The Rainbow Jersey. The mark of the world champion. Those colored hoops represent one of the finest achievements the sport has to offer, rivalling the Maillot Jaune of the Tour de France and the cobblestone trophy of Paris-Roubaix.
There are even some at the top end of the sport that desire the Rainbow more than any other accolade, more than Tour champion, certainly more than World #1, a designation that carries little real weight in all honesty.
Why? Because the world champion wears those colours all year long, in every race, in every training session even, if they so desire.
The worlds race is generally so hard that only the best can achieve victory, and they do it on a day when those best suited to the course are all at or very close to their best.
Yet the Rainbow Jersey can bring with it, for more than a few, something else, something known, darkly, as ‘the curse of the Rainbow jersey.
The most recent example came in the form of the Italian rider, Alessandro Ballan.
Claiming victory in 2008, Ballan then contracted the disease Cytomegalovirus, which suppresses the human immune system. Ballan had such a torrid time of it that he failed to win again while wearing the famous jersey.
A strikingly similar case was the Irishman Stephen Roche, who suffered knee problems after a stellar year in 1987, in which he won the Triple Crown of the Giro d’Italia, the Tour and then the worlds, a feat only equaled by one other rider, the legendary Eddy Merckx.
1988 brought zero wins for Roche.
Others to feel the wrath of the Rainbow include Tommy Simpson (1965 WC), Freddy Maertens (1981 WC), and Paolo Bettini (2007 WC).
This year’s incumbent is a rider who has commanded fear and respect in equal measure since turning pro back in 2003, Belgium’s Philippe Gilbert.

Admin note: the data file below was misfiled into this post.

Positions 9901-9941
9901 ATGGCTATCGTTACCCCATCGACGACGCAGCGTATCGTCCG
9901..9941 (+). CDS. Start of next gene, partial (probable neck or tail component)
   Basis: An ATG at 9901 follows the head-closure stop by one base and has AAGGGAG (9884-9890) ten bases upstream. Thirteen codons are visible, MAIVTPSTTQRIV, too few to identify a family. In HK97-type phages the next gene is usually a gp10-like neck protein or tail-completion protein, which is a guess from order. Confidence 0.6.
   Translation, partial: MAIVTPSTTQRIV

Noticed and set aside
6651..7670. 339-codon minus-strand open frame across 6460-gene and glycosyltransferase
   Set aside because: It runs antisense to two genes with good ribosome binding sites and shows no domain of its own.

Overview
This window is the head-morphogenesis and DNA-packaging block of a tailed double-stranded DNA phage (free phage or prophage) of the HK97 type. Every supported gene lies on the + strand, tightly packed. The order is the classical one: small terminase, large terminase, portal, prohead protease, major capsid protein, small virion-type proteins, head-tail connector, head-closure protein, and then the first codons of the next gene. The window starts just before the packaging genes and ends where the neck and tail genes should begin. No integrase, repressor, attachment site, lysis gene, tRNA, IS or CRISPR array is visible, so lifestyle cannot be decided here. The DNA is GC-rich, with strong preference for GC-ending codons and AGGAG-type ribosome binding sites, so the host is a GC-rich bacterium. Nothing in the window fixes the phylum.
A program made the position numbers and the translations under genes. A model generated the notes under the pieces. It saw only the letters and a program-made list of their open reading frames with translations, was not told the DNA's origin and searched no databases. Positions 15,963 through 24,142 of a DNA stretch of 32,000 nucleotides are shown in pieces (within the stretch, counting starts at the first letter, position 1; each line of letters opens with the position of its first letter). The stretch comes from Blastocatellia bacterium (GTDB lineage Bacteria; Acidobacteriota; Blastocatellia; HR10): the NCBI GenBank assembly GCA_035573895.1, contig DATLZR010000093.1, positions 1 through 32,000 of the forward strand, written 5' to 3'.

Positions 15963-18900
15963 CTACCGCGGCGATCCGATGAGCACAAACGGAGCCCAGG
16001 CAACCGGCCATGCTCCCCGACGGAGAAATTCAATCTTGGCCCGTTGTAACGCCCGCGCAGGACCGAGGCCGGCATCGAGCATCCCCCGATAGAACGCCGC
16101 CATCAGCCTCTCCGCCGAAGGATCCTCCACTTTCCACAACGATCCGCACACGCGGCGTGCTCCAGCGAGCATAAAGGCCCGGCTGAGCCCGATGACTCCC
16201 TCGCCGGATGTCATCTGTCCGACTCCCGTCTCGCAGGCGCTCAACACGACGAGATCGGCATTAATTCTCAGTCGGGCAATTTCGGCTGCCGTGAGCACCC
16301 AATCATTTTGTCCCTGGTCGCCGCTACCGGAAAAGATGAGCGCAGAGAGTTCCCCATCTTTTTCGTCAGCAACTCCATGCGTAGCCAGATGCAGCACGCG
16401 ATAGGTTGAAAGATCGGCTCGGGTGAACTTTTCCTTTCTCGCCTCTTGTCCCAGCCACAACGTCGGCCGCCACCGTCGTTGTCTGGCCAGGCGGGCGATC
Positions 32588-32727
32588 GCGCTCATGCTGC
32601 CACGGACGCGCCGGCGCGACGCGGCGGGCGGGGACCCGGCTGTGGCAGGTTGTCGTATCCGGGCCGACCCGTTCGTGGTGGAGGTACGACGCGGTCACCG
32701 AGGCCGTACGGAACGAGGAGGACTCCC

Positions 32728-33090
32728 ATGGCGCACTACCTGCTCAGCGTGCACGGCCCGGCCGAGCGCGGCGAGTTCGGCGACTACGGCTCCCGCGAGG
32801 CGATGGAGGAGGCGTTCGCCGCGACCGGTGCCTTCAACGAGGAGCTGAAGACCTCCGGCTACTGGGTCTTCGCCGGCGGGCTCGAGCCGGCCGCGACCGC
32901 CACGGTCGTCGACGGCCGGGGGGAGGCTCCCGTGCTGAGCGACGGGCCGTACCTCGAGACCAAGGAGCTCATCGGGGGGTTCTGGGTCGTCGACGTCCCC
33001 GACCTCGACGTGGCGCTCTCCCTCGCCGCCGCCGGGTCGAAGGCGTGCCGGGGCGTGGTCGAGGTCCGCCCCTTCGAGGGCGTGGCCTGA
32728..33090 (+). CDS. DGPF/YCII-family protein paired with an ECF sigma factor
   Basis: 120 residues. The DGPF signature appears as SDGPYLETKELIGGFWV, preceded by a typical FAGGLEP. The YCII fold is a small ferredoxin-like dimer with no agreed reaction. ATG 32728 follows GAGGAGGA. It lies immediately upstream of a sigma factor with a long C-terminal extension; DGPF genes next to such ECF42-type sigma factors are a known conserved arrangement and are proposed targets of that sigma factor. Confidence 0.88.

Gilbert has a palmares that is simply stunning, including a host of Classics, mini-classics, stage victories in Grand Tours and days in the Maillot Jaune.
And yet after claiming victory in last year’s world championships he’s still awaiting his first victory in the Rainbow jersey, with his best result of 2013 being second place in Brabanste Pijl and the slim picking of a fifth at Liege-Bastogne-Liege.
This is a rider who racked up an incredible 11 wins in 2011. These wins were incredible not in terms of the total but in their importance.
Belgian national road and time trial champion. First in the Tour of Belgium. First at Liege, Amstel Gold and La Fleche Wallone, first at the Strade Bianche and a win in the Tour and a day in Yellow, among others.
So what happened? Has he lost the plot? Lost the form?
To find the answer we need to look not at 2013, but back to 2012 when he joined the BMC Racing team.
Before that move, Gilbert had been a devotee not of coaches, SRMs, heart rate monitors and training plans, but of riding and training on ‘feel’.
Upon joining BMC he took on the advice of their coaches and switched saddles, two factors that he later admitted he felt contributed to his lack of form and niggling injuries through the season.
He bounced back with two wins at the Vuelta a Espana and then that memorable worlds win, where he looked truly like the Gilbert of 2011, but since then his palmares has recorded not a single victory.
Then we have to factor in the effect of the hallowed hoops. It takes a leap of imagination to truly believe in the curse of the Rainbow (unless you’re Ballan, Bettini et al), but there is no doubt that having that fabric on your shoulders brings with it pressures that are only too obvious.
With the eyes of the whole world – and the rest of the peloton – on your back, every move you make is scrutinised and in some ways telegraphed. The wearer feels that outside pressure and also the pressure from within, to get an early win and to put the nerves at rest.
In this sense then the jersey is both a blessing and a curse.
His second place at the recent Belgian ITT championships suggests that he is finding form once again, but then you could have said that several times this season.
Is Gilbert cursed? If he doesn’t win in 2013, the believers will say yes.